Six Ways to Protect Your House

For many families, the home is not just the center of daily life and a source of stability, it also represents the family’s biggest asset. That means it is worth protecting! Here are six ways to do so.

1. Estate planning.
Estate planning is essential to preserving value when you own real estate. When an Illinois property owner dies, the real estate passes through probate, unless other arrangements have been made in advance. When doing estate planning, these arrangements are customized to take care of the needs of the family. One common tool is a trust, which can address issues such as the care of young children, how to address split families that resulted from divorce, persons who are not responsible to manage the real estate or money, and any other concerns unique to the family.

2. Disability insurance.
According to the U.S. Social Security Administration, 1 in 4 people will become disabled before reaching retirement age. Disability insurance is a way to offset this risk, and ensure at least adequate income to cover expenses in the event a disability diminishes or eliminates the ability to earn an income. According to the Council for Disability Awareness, the average length of a disability is more than two and a half years. For many people without disability coverage, that is long enough to create a severe financial strain.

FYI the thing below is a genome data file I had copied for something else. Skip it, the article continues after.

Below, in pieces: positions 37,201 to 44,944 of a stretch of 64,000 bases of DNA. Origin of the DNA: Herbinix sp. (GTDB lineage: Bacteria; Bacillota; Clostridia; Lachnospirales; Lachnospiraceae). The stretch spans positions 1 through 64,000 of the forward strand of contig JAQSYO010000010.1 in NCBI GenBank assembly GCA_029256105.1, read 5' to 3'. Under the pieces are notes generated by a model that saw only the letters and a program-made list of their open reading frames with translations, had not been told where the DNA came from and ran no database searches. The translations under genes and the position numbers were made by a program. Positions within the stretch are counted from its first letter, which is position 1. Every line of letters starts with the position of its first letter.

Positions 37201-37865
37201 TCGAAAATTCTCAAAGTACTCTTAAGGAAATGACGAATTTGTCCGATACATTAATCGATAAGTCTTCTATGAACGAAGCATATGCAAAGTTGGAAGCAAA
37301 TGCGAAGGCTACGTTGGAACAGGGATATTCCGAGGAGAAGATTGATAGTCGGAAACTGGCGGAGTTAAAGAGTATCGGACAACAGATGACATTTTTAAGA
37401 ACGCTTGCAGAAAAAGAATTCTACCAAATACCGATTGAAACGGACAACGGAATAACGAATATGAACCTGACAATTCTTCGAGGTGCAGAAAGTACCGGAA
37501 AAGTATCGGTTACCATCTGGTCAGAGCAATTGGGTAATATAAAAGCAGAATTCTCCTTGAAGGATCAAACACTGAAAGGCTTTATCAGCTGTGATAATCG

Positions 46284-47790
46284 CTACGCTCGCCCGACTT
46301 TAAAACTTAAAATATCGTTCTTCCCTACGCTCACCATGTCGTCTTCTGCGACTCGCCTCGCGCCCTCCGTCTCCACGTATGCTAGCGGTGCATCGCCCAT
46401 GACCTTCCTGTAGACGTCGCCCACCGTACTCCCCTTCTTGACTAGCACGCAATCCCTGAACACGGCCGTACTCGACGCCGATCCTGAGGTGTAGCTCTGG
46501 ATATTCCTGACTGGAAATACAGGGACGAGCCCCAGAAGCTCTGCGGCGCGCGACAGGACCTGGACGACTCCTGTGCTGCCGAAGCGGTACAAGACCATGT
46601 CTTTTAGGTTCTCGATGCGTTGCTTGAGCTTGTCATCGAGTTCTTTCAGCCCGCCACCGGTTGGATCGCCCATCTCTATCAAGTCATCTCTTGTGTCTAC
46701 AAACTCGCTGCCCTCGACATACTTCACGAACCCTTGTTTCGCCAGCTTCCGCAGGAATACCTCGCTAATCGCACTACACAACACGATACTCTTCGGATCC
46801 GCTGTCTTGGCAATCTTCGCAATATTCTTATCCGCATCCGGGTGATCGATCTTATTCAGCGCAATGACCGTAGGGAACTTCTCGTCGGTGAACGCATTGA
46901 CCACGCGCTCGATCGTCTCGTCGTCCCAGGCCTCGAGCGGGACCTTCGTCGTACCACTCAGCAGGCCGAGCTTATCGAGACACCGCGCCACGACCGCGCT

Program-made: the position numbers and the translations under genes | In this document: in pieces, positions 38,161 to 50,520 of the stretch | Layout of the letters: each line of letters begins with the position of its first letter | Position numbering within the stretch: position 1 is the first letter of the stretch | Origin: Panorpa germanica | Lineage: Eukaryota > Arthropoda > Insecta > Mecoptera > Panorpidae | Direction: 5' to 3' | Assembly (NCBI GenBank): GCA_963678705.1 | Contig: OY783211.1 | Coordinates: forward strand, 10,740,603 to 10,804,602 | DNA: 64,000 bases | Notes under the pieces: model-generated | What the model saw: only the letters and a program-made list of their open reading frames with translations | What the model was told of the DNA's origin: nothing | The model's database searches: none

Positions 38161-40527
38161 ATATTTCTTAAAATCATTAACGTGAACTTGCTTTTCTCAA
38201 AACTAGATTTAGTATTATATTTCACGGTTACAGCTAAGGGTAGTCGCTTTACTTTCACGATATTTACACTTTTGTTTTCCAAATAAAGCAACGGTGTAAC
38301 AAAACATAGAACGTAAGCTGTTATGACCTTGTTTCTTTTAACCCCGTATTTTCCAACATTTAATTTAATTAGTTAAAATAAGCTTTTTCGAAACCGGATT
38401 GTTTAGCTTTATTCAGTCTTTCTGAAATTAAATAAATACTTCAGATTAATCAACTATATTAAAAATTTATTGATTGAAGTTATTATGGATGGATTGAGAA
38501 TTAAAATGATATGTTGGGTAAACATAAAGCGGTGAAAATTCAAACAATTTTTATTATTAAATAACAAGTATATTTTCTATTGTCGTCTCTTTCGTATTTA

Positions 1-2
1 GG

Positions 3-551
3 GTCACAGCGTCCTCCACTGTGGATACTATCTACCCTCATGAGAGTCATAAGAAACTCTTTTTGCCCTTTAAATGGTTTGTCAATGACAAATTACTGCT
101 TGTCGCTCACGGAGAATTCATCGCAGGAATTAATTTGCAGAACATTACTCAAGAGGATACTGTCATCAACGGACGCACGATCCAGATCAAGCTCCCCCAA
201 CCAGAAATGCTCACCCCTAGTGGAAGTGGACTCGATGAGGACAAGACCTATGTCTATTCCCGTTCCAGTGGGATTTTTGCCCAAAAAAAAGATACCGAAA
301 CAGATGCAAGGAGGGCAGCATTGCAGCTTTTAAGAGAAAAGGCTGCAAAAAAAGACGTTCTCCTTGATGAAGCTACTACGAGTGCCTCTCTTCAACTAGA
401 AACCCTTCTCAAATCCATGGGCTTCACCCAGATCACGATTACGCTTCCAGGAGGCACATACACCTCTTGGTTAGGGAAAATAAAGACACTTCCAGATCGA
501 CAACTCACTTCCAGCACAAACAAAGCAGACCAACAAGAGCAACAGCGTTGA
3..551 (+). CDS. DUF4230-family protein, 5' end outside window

3. Life insurance.
Many young families require income from both spouses in order to pay the mortgage and monthly bills and expenses. In the event a covered person should pass, life insurance can prevent the tragedy from compounding into a foreclosure or bankruptcy situation for the survivor. There are multiple kinds of life insurance, which have different features and cost structures.

4. Property insurance.
Homeowners insurance protects the property owner from unexpected costs to recover from damage or destruction of the residence. How much would it cost to replace everything in case the home is destroyed? Consider that you may have to rebuild the entire house: walls, kitchen and bath fixtures, HVAC units, flooring, window treatments, furnishings, personal property, etc. Also consider the amount you will need for loss of use of the home for a period of time, to cover the cost of lodging and meals elsewhere. Policy terms vary widely, however, so it is important to review homeowner policies carefully to verify that they cover all relevant perils adequately.

5. Flood insurance.
A flood is defined as: “A general and temporary condition of partial or complete inundation of 2 or more acres of normally dry land area or of 2 or more properties (at least 1 of which is the policyholder’s property) from: (1) Overflow of inland or tidal waters; (2) Unusual and rapid accumulation or runoff of surface waters from any source; or (3) Mudflow; or (4) Collapse or subsidence of land along the shore of a lake or similar body of water…” In the insurance arena, there are technical differences between terms such as flood, water backup, and rain. Flood insurance is sold separately, and not covered by homeowner policies.

6. Umbrella policy.
An umbrella policy provides additional coverage against liability claims beyond the home or auto policy limits. In the event of an accident or other damage, umbrella coverage may provide a source of recovery to the injured party. If sufficient to compensate for any damages, the umbrella essentially shields the policy owner’s assets from claims by the injured party.